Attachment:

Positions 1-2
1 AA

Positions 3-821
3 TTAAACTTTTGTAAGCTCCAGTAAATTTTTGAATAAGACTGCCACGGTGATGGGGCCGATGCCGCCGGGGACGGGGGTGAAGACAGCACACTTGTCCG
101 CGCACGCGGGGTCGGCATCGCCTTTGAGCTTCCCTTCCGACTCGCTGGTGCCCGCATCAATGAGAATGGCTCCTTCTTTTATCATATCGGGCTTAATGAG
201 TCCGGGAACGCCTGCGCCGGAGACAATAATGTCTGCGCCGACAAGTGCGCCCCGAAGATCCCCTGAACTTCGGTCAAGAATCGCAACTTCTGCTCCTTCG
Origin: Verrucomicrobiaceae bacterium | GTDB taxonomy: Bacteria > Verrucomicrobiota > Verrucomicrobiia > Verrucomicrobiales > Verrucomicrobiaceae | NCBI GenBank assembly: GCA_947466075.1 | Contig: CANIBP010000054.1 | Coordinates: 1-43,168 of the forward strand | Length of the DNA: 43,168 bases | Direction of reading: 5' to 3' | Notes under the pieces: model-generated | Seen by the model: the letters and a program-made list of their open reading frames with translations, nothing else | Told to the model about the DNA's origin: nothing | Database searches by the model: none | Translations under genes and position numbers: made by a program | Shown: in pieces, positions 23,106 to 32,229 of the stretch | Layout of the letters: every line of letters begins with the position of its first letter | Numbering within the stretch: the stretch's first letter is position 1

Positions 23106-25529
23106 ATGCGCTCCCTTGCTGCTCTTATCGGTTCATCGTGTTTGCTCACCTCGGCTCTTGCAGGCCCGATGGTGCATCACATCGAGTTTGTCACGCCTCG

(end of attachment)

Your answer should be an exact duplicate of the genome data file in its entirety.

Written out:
Positions 1-2
1 AA

Positions 3-821
3 TTAAACTTTTGTAAGCTCCAGTAAATTTTTGAATAAGACTGCCACGGTGATGGGGCCGATGCCGCCGGGGACGGGGGTGAAGACAGCACACTTGTCCG
101 CGCACGCGGGGTCGGCATCGCCTTTGAGCTTCCCTTCCGACTCGCTGGTGCCCGCATCAATGAGAATGGCTCCTTCTTTTATCATATCGGGCTTAATGAG
201 TCCGGGAACGCCTGCGCCGGAGACAATAATGTCTGCGCCGACAAGTGCGCCCCGAAGATCCCCTGAACTTCGGTCAAGAATCGCAACTTCTGCTCCTTCG
Origin: Verrucomicrobiaceae bacterium | GTDB taxonomy: Bacteria > Verrucomicrobiota > Verrucomicrobiia > Verrucomicrobiales > Verrucomicrobiaceae | NCBI GenBank assembly: GCA_947466075.1 | Contig: CANIBP010000054.1 | Coordinates: 1-43,168 of the forward strand | Length of the DNA: 43,168 bases | Direction of reading: 5' to 3' | Notes under the pieces: model-generated | Seen by the model: the letters and a program-made list of their open reading frames with translations, nothing else | Told to the model about the DNA's origin: nothing | Database searches by the model: none | Translations under genes and position numbers: made by a program | Shown: in pieces, positions 23,106 to 32,229 of the stretch | Layout of the letters: every line of letters begins with the position of its first letter | Numbering within the stretch: the stretch's first letter is position 1

Positions 23106-25529
23106 ATGCGCTCCCTTGCTGCTCTTATCGGTTCATCGTGTTTGCTCACCTCGGCTCTTGCAGGCCCGATGGTGCATCACATCGAGTTTGTCACGCCTCG